German Chancellor Angela Merkel and French President Nicolas Sarkozy meet for the first time this year to forge a joint position as they embark on a race to carve out a master plan to rescue the euro over the next three months.
The two leaders gather in Berlin Monday to flesh out a new rulebook for fiscal discipline negotiated at a Dec. 9 summit that seeks to create a “fiscal compact” for the 17-member euro area. Their meeting is scheduled to start at 11 a.m. local time at the Federal Chancellery, followed by a joint press conference at about 1:30 p.m.
The German and French leaders have sponsored a plan to install new guidelines by March. A crisis that began in Greece two years ago has moved to the euro-area’s core and leaders are struggling to convince investors they can contain the risk and assure the euro’s survival.
“They urgently need to formulate and clearly communicate a vision for a sound and stable euro area that deserves the name fiscal compact,” Thomas Harjes, senior European economist at Barclays Capital in Frankfurt, wrote in a note on Friday.
The euro, which posted a second consecutive annual loss to the U.S. dollar in 2011, has extended the decline and dropped 1.7 percent so far this year. The currency lost 9.4 percent in the last six months.
Borrowing costs for sovereign debt also increased. Spanish 10-year yields rose by the most in almost 17 years last week, leading bonds of the region’s most-indebted countries lower, on concern that they will struggle to cut budget deficits amid the economic slowdown. Spain, Italy, the Netherlands, Austria and Germany plan to sell bonds this week, offering a gauge of market confidence.
Berlin, Brussels, Rome
The meeting will be followed by a round of talks among euro-area leaders before the next summit meeting in Brussels on Jan. 30. Italian Prime Minister Mario Monti will also visit Berlin this week and Sarkozy and Merkel will both travel to Rome on Jan. 20 for negotiations with the Italian government.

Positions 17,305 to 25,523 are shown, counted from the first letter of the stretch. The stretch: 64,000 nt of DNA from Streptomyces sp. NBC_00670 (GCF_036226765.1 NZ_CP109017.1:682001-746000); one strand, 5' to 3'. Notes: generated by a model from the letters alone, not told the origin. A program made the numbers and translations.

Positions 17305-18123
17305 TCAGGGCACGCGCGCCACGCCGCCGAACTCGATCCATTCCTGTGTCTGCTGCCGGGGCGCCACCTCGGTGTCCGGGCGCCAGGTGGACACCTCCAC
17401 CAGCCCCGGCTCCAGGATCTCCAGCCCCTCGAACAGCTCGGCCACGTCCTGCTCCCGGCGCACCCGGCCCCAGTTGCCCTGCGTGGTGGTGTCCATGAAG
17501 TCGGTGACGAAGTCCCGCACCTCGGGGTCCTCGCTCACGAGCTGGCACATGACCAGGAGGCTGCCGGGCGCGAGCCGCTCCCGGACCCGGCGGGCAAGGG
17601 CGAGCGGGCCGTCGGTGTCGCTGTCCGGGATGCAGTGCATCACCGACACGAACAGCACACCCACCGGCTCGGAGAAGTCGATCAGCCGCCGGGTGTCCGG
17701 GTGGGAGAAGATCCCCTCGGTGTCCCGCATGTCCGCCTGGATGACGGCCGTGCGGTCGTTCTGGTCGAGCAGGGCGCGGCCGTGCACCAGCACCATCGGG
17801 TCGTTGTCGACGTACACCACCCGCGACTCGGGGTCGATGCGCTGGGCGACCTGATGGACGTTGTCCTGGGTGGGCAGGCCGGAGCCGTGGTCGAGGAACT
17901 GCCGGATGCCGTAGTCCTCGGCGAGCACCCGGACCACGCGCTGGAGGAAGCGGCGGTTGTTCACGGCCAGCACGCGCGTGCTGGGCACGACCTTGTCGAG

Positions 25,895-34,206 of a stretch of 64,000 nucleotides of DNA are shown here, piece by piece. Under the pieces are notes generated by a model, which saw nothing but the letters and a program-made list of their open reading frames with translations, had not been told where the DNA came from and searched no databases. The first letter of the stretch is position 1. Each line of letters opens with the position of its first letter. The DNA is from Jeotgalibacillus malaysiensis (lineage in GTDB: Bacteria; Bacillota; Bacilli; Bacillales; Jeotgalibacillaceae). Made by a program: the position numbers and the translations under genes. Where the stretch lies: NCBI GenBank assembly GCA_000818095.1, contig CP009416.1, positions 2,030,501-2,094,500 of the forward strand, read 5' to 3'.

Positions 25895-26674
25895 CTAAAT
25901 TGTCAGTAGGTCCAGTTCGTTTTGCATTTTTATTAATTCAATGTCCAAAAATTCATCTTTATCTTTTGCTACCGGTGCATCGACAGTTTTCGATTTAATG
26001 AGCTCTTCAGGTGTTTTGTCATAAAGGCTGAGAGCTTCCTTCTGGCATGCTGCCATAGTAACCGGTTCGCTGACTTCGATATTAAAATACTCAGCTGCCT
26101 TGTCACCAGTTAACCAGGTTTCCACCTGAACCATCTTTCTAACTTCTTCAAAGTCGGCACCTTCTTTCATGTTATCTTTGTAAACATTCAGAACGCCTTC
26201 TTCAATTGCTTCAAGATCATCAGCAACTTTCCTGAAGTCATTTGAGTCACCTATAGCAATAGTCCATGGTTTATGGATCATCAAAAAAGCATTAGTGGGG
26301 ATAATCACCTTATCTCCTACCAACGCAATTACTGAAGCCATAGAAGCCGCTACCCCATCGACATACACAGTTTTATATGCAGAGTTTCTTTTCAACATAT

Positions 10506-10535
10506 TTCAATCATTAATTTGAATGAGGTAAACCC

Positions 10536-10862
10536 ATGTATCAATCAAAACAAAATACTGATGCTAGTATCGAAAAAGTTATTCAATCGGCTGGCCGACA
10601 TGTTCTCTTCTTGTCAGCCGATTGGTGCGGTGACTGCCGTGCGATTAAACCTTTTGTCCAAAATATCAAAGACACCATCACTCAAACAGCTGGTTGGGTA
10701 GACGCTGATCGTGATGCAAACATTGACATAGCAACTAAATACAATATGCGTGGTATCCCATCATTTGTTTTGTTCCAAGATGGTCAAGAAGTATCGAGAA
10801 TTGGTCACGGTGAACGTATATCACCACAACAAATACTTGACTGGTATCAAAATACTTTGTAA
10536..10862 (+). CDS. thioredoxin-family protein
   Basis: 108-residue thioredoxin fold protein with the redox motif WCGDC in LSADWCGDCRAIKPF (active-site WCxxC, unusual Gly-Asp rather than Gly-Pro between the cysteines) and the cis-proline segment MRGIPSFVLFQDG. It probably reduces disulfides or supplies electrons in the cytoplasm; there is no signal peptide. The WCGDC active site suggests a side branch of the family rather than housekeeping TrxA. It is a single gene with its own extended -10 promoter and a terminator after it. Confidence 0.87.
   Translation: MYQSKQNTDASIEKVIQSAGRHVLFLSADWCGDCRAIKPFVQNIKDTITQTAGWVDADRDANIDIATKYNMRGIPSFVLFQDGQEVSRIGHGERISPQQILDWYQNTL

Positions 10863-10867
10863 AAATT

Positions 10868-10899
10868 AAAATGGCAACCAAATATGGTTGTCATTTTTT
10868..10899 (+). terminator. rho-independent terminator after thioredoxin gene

Assembling the fiscal compact, which anchors debt limits into national constitutions and speeds up sanctions for violators, will entail creating a framework for euro members and other European Union states to draw up rules among themselves. The refusal by the U.K. to participate in a plan to alter EU treaties could complicate efforts by euro area governments seeking to use EU institutions to police any new debt scheme.
Europe is “slowly but surely” mastering the debt crisis, even if a solution has taken longer than hoped, European Union President Herman Van Rompuy told Belgian broadcaster RTBF.
“We’ll put this crisis behind us, but it has taken longer than we hoped for,” Van Rompuy said today. “We often acted a bit late and our decisions were often a bit too weak. But in most cases, we’ve worked in the right direction.”
Europe’s newfound powers over national taxing and spending face a first test this week when the European Commission prods Belgium to make deeper savings just a week into the budget year.
Under authority granted last month, the commission on Jan. 11 will decide whether an emergency Belgian spending freeze is enough to put the deficit on track to fall below euro-area limits in 2012. A negative verdict would expose Belgium to potential sanctions in a precedent-setting trial of rules.
Among the various moving parts in planning to resolve the crisis are Greek negotiations with bondholders, in their seventh month, to cut the country’s debt load in half. Olivier Blanchard, the International Monetary Fund’s chief economist, said Jan. 6 that debt reduction for Greece “could have to be larger” and the numbers will have to be worked out.
Numbers ‘Not Good’
“The numbers are not good” for Greece, Blanchard said on CNBC television. “There’ll have to be substantial haircuts.”
The two leaders may also discuss funding for the European bailout fund. Opposition by Germany to increasing the so-called firewall for struggling states was underscored last week, with German lawmakers expressing their resistance to raising the 500 billion-euro ($636 billion) ceiling for the permanent European Stabilty Mechanism, scheduled to go into effect this year.
“There won’t be one cent more,” Markus Ferber, a European Parliament lawmaker from the Merkel aligned Christian Social Union, said at a party meeting in the Bavarian town of Wildbad Kreuth on Jan. 5. Hans Michelbach, the ranking CSU member in the German parliament’s finance committee, said in an interview that “you can’t keep throwing more money at the problem and that’s what increasing the ceiling would mean.”
The German and French leaders will also discuss options for introducing a financial-transaction tax.
Bringing the Italian premier into the fold contrasts with the tendency by Merkel and Sarkozy to hone a Franco-German position on crisis matters. It may mark a vote of confidence in the unelected Monti, who has pushed through budget cuts demanded by the EU after the resignation of Silvio Berlusconi.
Comments by Sarkozy and Italian Economic Development Minister Corrado Passera suggested a joint push for a greater European Central Bank role, a move Merkel has resisted.
Europe must have a “real central bank with the tools to do the job on stability and liquidity in the markets,” Passera said at a conference in Paris last week. Sarkozy said “all EU members and institutions must meet their responsibilities.”
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